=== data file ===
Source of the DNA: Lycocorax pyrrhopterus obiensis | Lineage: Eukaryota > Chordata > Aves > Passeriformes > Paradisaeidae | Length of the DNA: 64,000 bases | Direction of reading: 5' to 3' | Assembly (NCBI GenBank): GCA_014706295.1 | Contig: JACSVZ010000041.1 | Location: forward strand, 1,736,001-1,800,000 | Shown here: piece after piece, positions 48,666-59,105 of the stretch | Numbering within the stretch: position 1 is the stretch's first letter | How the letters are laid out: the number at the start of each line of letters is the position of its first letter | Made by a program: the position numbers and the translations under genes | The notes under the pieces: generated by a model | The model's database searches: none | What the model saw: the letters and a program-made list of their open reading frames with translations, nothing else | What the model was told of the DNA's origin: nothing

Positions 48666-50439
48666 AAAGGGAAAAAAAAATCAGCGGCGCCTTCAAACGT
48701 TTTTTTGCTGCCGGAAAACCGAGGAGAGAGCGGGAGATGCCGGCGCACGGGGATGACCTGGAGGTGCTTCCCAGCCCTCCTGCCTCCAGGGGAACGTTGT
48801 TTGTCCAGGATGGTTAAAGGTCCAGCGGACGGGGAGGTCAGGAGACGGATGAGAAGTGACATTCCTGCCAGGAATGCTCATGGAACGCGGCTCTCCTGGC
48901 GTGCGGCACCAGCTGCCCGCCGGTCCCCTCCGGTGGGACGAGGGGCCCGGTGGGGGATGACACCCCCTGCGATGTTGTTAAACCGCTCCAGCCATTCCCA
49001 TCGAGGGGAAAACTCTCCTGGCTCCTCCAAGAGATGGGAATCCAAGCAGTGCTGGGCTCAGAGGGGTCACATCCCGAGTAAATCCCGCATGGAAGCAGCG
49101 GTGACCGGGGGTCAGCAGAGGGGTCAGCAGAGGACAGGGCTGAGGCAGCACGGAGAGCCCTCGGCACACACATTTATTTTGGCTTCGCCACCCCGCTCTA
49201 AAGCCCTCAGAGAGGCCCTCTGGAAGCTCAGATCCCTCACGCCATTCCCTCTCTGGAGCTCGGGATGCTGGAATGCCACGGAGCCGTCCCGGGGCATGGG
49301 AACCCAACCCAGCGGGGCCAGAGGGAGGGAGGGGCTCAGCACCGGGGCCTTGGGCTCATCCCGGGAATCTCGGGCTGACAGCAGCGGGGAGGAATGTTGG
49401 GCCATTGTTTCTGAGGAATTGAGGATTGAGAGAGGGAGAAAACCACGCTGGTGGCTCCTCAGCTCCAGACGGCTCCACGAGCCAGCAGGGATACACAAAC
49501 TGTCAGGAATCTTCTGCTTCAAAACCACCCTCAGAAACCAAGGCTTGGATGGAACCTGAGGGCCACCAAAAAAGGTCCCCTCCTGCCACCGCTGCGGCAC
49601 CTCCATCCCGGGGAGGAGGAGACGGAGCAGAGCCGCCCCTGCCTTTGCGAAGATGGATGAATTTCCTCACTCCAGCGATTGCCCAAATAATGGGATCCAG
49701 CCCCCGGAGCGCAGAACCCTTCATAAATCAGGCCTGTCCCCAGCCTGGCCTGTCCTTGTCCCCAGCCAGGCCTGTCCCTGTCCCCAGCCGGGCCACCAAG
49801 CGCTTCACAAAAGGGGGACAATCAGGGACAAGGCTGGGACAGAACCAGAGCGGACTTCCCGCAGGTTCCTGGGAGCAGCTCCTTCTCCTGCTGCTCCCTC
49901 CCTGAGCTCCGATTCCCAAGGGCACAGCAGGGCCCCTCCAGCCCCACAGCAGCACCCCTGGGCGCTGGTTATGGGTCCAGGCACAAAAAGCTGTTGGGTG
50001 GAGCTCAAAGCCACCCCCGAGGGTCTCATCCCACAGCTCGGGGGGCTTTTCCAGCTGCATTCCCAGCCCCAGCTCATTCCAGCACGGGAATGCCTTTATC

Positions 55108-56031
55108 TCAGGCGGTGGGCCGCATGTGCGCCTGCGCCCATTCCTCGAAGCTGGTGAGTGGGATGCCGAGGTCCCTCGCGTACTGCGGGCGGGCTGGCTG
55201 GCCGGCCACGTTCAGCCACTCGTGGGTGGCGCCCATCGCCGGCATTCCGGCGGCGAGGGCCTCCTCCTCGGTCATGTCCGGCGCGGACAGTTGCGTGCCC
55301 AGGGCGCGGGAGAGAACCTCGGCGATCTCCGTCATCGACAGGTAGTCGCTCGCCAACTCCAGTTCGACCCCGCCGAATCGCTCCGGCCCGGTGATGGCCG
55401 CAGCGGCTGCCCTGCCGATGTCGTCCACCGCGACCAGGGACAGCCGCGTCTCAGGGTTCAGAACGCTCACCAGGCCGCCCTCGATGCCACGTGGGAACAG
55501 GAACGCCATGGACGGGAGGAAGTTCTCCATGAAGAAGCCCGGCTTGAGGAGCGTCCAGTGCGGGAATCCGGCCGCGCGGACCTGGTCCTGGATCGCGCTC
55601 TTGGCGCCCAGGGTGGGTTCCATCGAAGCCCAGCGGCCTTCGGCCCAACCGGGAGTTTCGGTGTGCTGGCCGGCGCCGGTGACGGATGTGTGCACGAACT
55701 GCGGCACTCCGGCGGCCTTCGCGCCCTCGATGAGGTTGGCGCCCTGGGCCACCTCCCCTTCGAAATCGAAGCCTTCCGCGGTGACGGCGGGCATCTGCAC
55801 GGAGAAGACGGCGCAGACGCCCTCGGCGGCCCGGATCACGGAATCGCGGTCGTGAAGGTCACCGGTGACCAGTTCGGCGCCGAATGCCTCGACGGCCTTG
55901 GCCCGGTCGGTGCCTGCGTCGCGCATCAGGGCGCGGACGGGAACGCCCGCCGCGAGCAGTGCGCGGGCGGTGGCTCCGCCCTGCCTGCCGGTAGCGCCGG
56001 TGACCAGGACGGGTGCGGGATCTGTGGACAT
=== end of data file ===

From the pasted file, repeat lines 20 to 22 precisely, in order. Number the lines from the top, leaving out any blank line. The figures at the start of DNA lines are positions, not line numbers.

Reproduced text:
55201 GCCGGCCACGTTCAGCCACTCGTGGGTGGCGCCCATCGCCGGCATTCCGGCGGCGAGGGCCTCCTCCTCGGTCATGTCCGGCGCGGACAGTTGCGTGCCC
55301 AGGGCGCGGGAGAGAACCTCGGCGATCTCCGTCATCGACAGGTAGTCGCTCGCCAACTCCAGTTCGACCCCGCCGAATCGCTCCGGCCCGGTGATGGCCG
55401 CAGCGGCTGCCCTGCCGATGTCGTCCACCGCGACCAGGGACAGCCGCGTCTCAGGGTTCAGAACGCTCACCAGGCCGCCCTCGATGCCACGTGGGAACAG